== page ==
• Lesson #2: Do not get out of a cab until you are exactly where you want to be. Just be persistent, repeat your destination or show it on the map of your phone and don’t get out.
The rest of our travel that day went off without a hitch, and a short flight and even shorter tricycle ride later we arrived at Tia Mers Guesthouse in Puerto Princesa.
From Puerto Princesa the journey to El Nido, my long-awaited tropical paradise continued. With Roro bus…
Oh Roro bus, we could have been such good friends… I had done research and to say my expectations were high would be an understatement.
The bus would be air-conditioned!
It was not…
The bus would be modern!
It was most definitely not…
The bus would leave on time!
It was three hours late…
The bus would take five hours!
It took eight hours to get to El Nido… (not including the three hours of waiting)
The bus wouldn’t stop to pick up people along the way!
It stopped everywhere. And I mean everywhere. Be it a bunch of school children that rode along for a couple of kilometers, a shop owner that needed a 50kg bag of rice delivered in the next town, an old lady going who knows where. Hence the eight hours.
No, Roro bus was not what I expected it to be:-)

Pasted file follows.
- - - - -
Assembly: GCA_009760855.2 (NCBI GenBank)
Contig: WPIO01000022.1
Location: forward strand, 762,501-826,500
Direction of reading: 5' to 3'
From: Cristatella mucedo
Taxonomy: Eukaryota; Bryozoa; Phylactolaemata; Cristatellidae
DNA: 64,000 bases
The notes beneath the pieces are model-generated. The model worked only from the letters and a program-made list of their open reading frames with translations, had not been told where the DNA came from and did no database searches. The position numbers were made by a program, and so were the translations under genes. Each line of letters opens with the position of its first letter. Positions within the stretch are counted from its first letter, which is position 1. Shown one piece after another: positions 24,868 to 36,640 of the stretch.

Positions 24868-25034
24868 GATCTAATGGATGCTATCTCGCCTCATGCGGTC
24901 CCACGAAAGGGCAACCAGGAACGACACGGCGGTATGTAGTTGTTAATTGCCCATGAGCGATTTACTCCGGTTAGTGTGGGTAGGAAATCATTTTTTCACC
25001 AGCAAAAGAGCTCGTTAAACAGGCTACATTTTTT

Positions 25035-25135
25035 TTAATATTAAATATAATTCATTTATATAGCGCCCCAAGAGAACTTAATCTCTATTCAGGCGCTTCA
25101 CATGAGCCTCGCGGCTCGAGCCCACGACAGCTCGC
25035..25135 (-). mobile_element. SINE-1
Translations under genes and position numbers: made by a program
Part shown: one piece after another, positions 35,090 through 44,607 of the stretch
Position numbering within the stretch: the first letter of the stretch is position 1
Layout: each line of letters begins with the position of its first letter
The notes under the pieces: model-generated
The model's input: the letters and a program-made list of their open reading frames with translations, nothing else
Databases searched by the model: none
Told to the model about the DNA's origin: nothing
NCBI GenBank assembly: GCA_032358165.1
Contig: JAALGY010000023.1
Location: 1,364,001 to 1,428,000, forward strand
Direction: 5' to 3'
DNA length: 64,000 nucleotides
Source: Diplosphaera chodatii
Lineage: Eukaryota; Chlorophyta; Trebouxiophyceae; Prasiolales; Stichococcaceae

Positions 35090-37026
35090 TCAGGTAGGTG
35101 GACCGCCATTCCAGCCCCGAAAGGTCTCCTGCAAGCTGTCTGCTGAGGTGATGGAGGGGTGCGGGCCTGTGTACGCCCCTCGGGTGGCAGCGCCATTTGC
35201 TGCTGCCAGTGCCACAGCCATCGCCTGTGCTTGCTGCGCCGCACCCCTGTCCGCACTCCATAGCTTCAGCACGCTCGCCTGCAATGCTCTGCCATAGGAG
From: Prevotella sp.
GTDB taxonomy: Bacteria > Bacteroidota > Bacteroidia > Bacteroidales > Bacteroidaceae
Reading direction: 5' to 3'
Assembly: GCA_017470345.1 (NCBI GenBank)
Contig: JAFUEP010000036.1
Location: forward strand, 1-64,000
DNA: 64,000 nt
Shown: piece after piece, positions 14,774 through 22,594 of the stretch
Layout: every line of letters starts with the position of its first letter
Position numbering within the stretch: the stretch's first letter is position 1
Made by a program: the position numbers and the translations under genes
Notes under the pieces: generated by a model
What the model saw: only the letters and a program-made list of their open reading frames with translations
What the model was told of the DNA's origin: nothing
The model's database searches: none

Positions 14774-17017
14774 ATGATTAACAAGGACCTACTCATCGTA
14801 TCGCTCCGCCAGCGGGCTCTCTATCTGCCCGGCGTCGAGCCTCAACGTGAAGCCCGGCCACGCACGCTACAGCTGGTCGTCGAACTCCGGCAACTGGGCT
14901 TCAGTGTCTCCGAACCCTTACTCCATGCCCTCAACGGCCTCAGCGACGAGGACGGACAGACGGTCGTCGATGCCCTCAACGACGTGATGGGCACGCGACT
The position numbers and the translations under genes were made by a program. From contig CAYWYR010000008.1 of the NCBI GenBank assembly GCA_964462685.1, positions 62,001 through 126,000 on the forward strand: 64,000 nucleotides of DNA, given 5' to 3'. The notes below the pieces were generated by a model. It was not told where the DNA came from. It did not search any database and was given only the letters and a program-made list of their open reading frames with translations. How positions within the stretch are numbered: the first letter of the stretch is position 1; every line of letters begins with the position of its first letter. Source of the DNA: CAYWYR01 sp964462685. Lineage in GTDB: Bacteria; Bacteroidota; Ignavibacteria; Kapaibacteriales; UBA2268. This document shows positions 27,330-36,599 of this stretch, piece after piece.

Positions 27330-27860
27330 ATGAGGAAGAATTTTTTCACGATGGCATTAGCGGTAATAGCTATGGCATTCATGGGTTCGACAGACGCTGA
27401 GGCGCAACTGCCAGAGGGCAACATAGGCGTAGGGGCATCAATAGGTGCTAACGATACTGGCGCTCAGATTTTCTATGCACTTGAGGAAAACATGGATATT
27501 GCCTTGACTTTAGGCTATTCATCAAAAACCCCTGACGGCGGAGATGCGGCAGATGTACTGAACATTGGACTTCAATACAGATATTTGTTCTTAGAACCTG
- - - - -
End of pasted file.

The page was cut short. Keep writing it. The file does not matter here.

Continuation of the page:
And yet, as I’m sitting here, writing this post, I am smiling from ear to ear. Because who cares that it was not what I expected. And that I was six hours late. Late for what? I didn’t have to be anywhere. So I relaxed and enjoyed the ride. And ended up getting stuffed with snacks by the old lady next to me. Who didn’t speak English. But who tried to make a conversation anyway.
At that moment I truly understand that to travel is to go with the flow. And to enjoy these little moments instead of getting upset or annoyed. These moments will be amongst your fondest memories once you’re back. In your ‘normal’ life. Where people get really upset if you are three hours late, heck, they get annoyed if you’re five minutes late. So explore. Enjoy. Experience. And let go.
Day 7-12: El Nido
In El Nido getting around is extremely easy, there are tricycles everywhere and the center is very small so you can walk almost anywhere. We did tour A and C, a PADI Open Water Course and most of all: we relaxed and enjoyed the stunning surroundings!
Day 13: traveling from El Nido to Puerto Princesa (by minivan)
One ride on the Roro bus was enough for this trip so we took a minivan on the way back instead. The minivan departed on time, then stopped 5km later. There we waited for an hour. It turned out we had to pick up another passenger, a Philippine woman who looked like she had just showered and done her hair and make-up while we were sweating in the minivan waiting for her. Nevermind…